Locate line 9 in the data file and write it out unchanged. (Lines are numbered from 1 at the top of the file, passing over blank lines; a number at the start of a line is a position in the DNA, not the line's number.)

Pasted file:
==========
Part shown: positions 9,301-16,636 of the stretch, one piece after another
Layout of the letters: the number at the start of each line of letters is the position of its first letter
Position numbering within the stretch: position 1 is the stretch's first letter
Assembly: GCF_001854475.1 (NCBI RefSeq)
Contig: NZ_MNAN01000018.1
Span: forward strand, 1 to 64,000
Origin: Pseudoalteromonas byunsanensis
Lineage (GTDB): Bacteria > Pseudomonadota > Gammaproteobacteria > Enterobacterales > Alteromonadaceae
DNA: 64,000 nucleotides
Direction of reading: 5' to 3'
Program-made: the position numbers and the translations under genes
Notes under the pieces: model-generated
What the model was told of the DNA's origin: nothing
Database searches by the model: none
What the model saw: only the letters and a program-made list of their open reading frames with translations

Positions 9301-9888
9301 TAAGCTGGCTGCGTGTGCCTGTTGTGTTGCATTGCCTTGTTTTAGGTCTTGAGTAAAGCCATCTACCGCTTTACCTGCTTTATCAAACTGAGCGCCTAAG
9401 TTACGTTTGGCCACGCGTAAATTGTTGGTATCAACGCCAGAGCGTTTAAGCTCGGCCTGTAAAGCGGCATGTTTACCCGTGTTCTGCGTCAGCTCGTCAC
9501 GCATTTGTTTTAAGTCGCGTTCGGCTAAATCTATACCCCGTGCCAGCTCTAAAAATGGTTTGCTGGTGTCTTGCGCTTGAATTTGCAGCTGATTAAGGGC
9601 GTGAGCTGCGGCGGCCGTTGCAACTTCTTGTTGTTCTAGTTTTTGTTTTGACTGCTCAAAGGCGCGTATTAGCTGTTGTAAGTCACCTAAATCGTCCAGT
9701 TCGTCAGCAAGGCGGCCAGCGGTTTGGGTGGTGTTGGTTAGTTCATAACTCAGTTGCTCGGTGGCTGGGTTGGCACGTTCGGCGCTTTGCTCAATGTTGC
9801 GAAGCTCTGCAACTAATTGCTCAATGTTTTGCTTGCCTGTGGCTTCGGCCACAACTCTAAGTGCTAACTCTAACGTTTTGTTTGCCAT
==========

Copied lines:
DNA: 64,000 nucleotides